That means the companies that have LNG export-producing facilities already will be sitting in the proverbial catbird seat. There are several companies in Australia that will benefit – Australia will soon become the world’s leading LNG exporter. And France’s Total (NYSE: TOT) has taken a stake in a new Siberian project led by Russia’s Novatek.
But let’s look at the U.S. companies that will benefit from China’s new-found thirst for LNG.
One U.S. company that is involved in the major LNG projects in the African nation of Mozambique is Anadarko Petroleum (NYSE: APC). It was back in 2010 that the company made its first discovery in the Rovuma Basin, one of the most important natural gas discoveries of the last 20 years.
It recently approached its near-term target of getting enough buyer agreements to support its final investment decision to go ahead with its Mozambique project, one of the world’s biggest LNG projects. Anadarko signed a purchasing agreement with two overseas utilities – the U.K.’s Centrica and Japan’s Tokyo Gas for liquefied natural gas from its Mozambique project. It was an innovative non-binding contract for 2.6 million metric tons per year with the two utilities that will ship LNG based on each company’s specific needs.
This agreement took the total amount of agreed purchase volumes to 7.7 million tons. Anadarko vice-president Mitch Ingram said the agreement represented a “significant portion of the marketing offtake target “ it had set for its final investment decision. The target was 8.5 million tons.
If we look specifically at U.S. projects, there are only six U.S. LNG export terminals approved by the Federal Energy Regulatory Commission that are either operating or under construction.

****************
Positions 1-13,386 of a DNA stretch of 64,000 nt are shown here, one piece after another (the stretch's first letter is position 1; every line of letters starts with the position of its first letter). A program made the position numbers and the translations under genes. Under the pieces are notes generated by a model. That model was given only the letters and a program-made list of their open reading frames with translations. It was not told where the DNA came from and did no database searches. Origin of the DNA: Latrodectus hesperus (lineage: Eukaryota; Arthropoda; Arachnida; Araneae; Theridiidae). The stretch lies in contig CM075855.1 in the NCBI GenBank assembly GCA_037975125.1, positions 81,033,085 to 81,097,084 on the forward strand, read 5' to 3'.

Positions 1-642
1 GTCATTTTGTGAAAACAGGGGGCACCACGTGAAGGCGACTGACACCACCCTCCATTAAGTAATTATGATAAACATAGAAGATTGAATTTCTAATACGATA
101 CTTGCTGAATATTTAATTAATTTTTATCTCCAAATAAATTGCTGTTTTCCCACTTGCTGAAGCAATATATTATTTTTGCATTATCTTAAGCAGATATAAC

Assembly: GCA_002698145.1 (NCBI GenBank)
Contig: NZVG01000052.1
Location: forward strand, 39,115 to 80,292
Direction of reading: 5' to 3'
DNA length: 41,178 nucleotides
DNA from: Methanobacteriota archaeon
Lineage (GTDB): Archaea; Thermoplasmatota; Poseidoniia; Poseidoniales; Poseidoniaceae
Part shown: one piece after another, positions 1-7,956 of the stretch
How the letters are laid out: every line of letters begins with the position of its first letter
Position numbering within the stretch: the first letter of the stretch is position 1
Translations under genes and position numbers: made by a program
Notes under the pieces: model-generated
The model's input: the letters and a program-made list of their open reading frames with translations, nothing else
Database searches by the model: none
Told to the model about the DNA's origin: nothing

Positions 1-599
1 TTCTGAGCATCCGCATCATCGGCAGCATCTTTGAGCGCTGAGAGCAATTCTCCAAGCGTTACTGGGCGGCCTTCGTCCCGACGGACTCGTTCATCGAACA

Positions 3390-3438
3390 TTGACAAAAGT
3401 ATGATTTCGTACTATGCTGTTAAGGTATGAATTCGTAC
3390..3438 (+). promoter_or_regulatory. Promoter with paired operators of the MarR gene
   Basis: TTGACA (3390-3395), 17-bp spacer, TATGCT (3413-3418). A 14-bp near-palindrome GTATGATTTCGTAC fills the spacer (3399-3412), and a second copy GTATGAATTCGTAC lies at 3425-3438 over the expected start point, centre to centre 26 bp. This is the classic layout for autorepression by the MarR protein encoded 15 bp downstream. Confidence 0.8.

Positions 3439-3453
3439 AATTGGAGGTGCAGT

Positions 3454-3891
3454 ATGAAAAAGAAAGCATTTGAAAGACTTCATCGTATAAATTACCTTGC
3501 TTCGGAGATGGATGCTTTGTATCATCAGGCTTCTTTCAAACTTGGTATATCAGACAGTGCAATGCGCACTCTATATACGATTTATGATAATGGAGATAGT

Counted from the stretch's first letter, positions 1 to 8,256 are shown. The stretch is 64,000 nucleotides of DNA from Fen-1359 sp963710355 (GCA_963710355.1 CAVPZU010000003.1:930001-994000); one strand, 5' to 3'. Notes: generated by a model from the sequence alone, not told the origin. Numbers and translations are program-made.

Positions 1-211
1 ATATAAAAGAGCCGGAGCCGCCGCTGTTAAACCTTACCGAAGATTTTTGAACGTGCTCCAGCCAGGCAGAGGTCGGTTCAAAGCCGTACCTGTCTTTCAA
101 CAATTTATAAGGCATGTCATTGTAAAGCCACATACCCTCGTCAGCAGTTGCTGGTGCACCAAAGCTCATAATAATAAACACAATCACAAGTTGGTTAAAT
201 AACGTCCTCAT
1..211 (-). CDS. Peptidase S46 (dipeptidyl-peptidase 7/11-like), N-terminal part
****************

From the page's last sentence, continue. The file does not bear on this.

Of these, the company at the forefront here in the U.S. is Cheniere Energy (NYSE: LNG), which is the owner of the first U.S. LNG export terminal (it has been in operation since 2016). The stock is a portfolio component in my Growth Stock Confidential newsletter and is up 12% since its inclusion in February.
I discussed the company more in depth in the newsletter, but I can tell you that Cheniere’s total LNG export capacity is expected to be about five billion cubic feet per day once all five trains are completed (the fourth train was recently completed). An LNG train is a liquified natural gas plant’s liquefaction and purification facility.
The company already exports LNG to over 20 countries. And it has finally gotten access to the Chinese market (if politicians don’t blow it) with a first-ever contract.
In November, it signed an $11 billion memorandum of understanding for long-term LNG sales with China National Petroleum Corporation. CNPC is the parent of PetroChina (NYSE: PTR). The deal came to fruition when CNPC signed a contract to purchase about 1.2 million metric tons of LNG annually with a portion starting in 2018 and the rest beginning in 2023. The contract runs through 2043 and will be linked to the Henry Hub U.S. natural gas benchmark as well as having a fixed component.
I expect Cheniere’s stock to continue to perform well as will others with exposure to LNG such as Anadarko. China indicating it will not impose tariffs on U.S. LNG tells you they are desperate for more LNG and that looks like an investment opportunity to me.